Rio De Janeiro (Jun. 30)
Brazil’s Ambassador to Israel, Vasco Mariz, is expected to return to his post in Tel Aviv shortly, marking the end of a diplomatic crisis that developed between the two countries after a Brazilian newspaper claimed that agents of Mossad, Israel’s secret service, had accused Brazil of shipping Uranium to Iraq.
Mariz was recalled a week ago for “consultations,” a gesture of the Brazilian government’s anger over the accusation. Israel’s Foreign Minister Yitzhak Shamir categorically denied that Mossad or any Israeli officials had made the charge, first published in the daily Jornal Do Brasil, and carried by other newspapers here and abroad.
Foreign Minister Saraiva Guerreiro said, after receiving a letter from Shamir, that “it is a good note.” He said he recalled Moriz because “he can give us a good analysis of the situation.” Following two meetings at the Foreign Ministry in Brasilia, the envoy told reporters this week that he would probably be returning to Israel “in a few days.”
The Jornal Do Brasil report was written by Mario Shimanovich, the paper’s correspondent in Israel. He claimed that a Mossad agent come to his home in Tel Aviv and supplied him with information on a secret shipment of pure uranium from Brazil to Iraq last February on a Soviet-built Iraqi Illyushin transport plane. Israel’s Ambassador to Brazil, Shaul Ramati, said the Shimanovich story was “obviously ridiculous.” He accused the reporter of trying to undermine Israeli-Brazilian relations and expressed surprise that the Brazilian authorities took the report seriously.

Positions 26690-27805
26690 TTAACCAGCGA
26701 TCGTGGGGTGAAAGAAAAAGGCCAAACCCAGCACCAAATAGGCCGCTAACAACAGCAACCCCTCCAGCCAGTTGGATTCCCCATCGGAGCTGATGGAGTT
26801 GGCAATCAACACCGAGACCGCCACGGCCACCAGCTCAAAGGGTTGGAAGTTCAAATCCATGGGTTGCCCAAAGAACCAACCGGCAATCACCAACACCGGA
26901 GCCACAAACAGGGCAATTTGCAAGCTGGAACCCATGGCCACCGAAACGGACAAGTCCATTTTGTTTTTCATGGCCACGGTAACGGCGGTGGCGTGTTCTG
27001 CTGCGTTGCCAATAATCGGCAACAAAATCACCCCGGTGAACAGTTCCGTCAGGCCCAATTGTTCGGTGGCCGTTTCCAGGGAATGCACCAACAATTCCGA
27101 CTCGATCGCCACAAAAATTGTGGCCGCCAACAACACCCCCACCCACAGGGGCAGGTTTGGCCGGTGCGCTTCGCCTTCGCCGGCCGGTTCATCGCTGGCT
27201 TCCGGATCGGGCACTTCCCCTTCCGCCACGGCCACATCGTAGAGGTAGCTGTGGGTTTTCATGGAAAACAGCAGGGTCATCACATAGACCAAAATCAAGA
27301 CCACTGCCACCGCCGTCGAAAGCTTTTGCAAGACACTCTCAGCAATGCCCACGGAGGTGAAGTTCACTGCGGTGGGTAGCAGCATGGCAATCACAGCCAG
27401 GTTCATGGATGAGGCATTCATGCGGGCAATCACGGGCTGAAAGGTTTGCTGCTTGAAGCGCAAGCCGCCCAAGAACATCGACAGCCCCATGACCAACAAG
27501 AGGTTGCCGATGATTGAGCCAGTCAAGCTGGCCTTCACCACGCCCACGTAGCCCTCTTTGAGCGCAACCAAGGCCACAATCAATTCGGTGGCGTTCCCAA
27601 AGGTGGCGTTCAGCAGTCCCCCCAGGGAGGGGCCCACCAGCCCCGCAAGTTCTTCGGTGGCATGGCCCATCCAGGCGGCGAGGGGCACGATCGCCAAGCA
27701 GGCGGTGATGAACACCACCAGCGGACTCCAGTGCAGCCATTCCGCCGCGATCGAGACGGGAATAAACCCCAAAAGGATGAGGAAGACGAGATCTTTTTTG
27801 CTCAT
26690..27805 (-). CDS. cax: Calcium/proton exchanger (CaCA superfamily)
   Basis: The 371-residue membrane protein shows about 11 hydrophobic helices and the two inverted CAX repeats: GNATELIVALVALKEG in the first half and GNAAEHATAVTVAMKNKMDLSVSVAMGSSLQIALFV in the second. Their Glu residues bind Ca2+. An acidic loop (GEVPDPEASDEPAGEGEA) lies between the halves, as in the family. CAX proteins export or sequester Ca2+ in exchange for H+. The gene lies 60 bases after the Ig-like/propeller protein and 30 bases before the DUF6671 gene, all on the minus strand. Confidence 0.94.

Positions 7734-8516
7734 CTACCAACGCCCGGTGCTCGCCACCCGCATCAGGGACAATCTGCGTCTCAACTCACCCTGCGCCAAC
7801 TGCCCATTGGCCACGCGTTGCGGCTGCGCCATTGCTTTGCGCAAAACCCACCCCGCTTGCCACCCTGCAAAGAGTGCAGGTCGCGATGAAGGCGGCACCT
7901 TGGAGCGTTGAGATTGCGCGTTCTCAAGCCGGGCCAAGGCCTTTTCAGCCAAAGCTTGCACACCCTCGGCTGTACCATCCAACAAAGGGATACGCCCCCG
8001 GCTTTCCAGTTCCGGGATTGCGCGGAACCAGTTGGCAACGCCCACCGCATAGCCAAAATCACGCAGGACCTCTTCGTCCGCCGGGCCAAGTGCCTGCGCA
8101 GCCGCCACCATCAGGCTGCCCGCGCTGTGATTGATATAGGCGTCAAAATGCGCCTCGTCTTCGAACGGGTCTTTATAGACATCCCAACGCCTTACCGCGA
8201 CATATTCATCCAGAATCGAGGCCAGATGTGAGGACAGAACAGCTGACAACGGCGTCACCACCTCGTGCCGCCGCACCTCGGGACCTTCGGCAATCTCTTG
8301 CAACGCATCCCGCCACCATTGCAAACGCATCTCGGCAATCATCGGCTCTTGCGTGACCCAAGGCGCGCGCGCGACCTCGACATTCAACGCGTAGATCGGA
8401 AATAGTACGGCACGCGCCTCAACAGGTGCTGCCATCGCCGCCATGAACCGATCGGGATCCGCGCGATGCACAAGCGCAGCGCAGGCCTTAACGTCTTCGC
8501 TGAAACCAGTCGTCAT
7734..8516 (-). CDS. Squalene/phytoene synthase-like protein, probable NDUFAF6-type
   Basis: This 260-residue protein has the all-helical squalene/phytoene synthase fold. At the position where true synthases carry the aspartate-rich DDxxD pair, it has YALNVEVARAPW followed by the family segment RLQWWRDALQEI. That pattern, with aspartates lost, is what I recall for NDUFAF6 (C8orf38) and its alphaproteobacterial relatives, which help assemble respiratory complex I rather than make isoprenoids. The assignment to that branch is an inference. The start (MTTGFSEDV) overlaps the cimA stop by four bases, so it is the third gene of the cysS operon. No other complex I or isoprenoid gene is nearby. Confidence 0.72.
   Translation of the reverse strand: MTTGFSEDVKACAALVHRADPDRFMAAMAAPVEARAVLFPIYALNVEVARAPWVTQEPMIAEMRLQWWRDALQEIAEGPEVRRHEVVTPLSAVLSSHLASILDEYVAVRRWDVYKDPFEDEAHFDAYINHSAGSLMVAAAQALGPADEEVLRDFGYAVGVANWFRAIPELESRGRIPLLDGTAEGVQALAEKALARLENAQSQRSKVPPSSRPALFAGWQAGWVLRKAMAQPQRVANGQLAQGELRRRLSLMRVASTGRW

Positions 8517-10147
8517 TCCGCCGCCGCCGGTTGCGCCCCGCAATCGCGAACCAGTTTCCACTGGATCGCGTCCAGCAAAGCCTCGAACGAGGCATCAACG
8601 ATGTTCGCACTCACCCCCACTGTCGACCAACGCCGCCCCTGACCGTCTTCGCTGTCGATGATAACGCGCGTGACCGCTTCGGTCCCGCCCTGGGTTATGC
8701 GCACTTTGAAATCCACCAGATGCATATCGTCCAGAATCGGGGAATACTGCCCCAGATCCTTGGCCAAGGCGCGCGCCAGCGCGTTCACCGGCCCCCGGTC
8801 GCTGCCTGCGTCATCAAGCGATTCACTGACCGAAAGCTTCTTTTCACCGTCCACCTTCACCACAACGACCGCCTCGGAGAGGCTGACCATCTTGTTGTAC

The newspaper Estado De Sao Paulo also published a story claiming that Brazil sent Uranium to Iraq. But the paper said its information came from reliable local sources, not Mossad. The editor of Estado De Sao Paulo cabled this to Ze’ev Hafetz, director of the Israel Government Press Office in Jerusalem, who had made inquiries. Similarly, the British newspaper Guardian, whose Brazilian correspondent filed the same story, cabled Hafetz to say that it was based on “local, highly reliable sources” which had “nothing to do with the Israeli secret service.”
According to reports from Tel Aviv, Shimanovich was summoned by the Israeli authorities for an explanation and may be expelled from the country.